Friedley uses a similar approach and seeks out undeveloped sections of lakes for the wildlife. "We can see eagles on many trips, and the river sturgeon are spawning in late June and early July. You can sometimes watch them breaching water," he said. "Seeing a 6-foot long fish coming out of the water is like 'Shark Week' for them and very exciting. It's important to create enthusiasm about being on the water outside of just catching fish."

Tailoring gear for young anglers

When targeting redfish, Capt. Ezell says that a popping cork with live or dead bait is one of the most user-friendly ways for young people to catch fish. He uses the same basic setup as he does with adults, with a few minor adjustments, including using a jighead with a circle hook to prevent gut hooking so the fish will hook themselves.

"Since they are simply smaller, I'll also use shorter rods, smaller reels, and shorter fluorocarbon leaders," he said. "I'll also loosen up the drags so they don't panic and let go of the reel if they hook a big one. I've learned that from experience. The other adjustment is I'll always go up a size in line to a 20-pound Seaguar TactX braid with a leader of 30 or 40-pound Seaguar Inshore since kids are generally rougher on gear and land fish with line rubbing the gunnels of the boat. The heavier line stands up to that abuse."

During many trips, Friedley will work with clients young and old on the intricacies of jigging weed beds for walleye and smallmouth. Still, he always has a backup plan: live bait on a slip bobber for anglers of all ages, especially kids who love to watch a bobber disappear.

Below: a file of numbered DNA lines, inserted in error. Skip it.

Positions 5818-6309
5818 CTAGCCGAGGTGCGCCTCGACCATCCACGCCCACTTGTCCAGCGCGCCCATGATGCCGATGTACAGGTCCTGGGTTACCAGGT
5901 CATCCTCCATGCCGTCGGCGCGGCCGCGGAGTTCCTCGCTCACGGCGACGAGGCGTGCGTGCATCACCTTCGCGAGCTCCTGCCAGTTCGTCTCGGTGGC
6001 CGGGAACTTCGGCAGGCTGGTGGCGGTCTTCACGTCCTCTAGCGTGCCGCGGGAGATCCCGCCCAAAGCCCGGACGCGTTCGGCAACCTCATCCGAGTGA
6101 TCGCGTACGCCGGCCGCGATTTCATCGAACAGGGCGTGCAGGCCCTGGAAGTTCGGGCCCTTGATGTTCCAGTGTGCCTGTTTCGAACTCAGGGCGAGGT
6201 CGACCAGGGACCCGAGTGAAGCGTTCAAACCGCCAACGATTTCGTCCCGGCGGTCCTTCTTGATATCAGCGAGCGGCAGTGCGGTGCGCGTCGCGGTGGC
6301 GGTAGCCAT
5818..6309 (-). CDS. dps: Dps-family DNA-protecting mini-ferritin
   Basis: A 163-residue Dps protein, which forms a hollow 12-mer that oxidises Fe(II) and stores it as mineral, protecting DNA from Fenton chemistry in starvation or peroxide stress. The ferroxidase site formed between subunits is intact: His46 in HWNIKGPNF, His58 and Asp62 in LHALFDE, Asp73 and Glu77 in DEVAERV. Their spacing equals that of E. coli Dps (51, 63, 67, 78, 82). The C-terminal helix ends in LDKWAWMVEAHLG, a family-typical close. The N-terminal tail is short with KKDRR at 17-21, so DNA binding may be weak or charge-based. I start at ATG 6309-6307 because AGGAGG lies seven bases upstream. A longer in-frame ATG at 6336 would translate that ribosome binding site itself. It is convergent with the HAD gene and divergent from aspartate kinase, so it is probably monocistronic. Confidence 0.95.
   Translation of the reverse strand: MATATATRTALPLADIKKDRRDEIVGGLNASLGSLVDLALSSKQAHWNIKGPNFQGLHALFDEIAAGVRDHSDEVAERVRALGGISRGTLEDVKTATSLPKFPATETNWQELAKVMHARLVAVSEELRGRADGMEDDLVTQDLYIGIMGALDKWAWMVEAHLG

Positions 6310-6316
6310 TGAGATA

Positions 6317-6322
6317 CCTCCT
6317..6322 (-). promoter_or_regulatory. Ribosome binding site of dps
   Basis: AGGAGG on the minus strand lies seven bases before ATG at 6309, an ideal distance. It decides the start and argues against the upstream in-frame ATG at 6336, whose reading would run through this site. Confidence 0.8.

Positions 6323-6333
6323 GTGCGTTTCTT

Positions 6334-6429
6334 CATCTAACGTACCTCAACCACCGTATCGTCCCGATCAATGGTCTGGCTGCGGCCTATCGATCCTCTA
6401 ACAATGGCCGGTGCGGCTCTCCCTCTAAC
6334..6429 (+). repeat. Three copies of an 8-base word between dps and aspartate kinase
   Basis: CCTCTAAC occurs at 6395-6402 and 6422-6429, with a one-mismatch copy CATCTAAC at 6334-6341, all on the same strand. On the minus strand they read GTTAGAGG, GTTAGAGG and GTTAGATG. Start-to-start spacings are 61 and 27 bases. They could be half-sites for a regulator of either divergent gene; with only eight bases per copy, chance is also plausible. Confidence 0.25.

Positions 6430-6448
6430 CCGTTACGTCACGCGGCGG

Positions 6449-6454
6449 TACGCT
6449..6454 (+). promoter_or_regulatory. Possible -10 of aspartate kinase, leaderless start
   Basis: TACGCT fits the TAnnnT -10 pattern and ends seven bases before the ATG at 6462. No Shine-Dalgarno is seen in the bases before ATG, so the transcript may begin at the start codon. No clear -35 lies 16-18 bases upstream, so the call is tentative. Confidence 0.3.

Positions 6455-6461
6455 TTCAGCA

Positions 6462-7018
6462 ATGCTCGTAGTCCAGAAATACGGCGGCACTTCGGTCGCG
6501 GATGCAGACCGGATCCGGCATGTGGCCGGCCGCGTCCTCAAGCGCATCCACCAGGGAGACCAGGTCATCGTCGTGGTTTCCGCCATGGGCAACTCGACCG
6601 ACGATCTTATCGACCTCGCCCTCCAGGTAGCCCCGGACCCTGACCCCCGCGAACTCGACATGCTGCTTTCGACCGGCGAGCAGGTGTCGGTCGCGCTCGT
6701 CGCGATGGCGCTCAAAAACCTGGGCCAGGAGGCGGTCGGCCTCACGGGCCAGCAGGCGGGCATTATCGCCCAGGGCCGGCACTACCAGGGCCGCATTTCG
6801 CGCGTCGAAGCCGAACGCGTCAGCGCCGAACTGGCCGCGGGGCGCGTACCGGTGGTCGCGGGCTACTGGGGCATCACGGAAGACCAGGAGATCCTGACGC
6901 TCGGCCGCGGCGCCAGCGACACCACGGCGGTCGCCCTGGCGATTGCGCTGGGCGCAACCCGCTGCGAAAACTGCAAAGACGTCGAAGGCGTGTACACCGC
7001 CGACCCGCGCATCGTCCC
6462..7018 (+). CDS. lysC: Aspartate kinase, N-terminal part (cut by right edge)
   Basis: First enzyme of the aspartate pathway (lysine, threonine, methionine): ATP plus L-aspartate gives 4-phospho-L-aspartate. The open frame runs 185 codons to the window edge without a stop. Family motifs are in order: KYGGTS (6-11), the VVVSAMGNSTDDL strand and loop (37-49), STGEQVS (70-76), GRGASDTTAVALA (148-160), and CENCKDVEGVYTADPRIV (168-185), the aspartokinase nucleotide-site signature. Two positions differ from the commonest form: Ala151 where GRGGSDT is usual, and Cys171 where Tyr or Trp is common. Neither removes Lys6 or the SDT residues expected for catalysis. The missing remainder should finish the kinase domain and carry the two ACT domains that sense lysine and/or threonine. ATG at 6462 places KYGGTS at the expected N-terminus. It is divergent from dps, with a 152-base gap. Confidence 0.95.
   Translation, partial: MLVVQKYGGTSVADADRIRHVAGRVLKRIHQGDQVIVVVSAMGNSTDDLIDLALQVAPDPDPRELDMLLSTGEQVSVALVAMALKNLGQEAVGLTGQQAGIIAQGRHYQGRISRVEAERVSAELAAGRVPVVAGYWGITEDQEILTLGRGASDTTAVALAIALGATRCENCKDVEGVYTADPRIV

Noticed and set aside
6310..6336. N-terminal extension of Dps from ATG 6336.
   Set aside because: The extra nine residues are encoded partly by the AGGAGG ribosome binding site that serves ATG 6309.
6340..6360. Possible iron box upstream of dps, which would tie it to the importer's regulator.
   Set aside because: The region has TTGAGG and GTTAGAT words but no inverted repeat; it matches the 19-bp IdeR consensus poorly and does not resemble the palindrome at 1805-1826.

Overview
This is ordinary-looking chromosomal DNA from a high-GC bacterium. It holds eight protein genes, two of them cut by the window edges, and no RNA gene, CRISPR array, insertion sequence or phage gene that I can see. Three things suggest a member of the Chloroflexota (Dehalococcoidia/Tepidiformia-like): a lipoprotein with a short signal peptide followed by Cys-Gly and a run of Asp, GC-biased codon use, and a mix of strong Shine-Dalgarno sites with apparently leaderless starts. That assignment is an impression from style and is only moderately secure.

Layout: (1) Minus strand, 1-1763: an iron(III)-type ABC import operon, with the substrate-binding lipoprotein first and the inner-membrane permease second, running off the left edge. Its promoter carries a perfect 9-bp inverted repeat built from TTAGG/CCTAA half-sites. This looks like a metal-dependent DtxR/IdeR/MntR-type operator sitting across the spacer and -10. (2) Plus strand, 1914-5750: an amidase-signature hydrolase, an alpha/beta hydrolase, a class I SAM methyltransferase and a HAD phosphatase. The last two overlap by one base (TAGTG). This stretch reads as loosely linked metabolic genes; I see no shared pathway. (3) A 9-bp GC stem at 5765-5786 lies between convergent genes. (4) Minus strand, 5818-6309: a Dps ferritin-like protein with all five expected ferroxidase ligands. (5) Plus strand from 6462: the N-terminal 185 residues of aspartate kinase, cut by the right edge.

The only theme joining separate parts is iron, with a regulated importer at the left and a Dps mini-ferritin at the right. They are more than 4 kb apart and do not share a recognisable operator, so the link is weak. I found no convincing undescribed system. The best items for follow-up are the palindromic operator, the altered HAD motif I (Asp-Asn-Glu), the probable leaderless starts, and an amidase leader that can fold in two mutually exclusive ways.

"I always have a slip bobber out for the chance of a big walleye, pike, or muskie," he said. "We fish them on 7-foot medium light St. Croix spinning rods with 20- to 30-pound Seaguar Smackdown braid and 15-pound Seaguar Gold Label leader. That's a heavier leader than usual and gives you some wiggle room if you catch something with teeth, but it also helps to compensate for young anglers who tend to horse the fish in. The line holds up very well and you still have a chance to land that huge muskie if you get one to bite."

We should all take kids fishing, but it's an entirely different experience than an outing with adults. We can share our love of fishing with the next generation by keeping things fun, no matter how well the fish are biting.

Seaguar Gold Label Fluorocarbon leader is available in twenty-five and fifty-yard spools in 2, 4, 6, 8, 10 & 12 lb tests for freshwater use, complementing the 15, 20, 25, 30, 40, 50, 60, and 80 lb test leaders available for saltwater.

Seaguar Smackdown Braid is available in high visibility Flash Green and low visibility Stealth Gray. It is available in 150- and 300-yard spools ranging from 10 to 65 lb test sizes.

Seaguar Inshore Fluorocarbon leader is available on 100-yard spools from 12 to 80 lb test.

Seaguar TactX is a camo-colored braid available from 10 to 80 lb. test in 150- and 300-yard spools.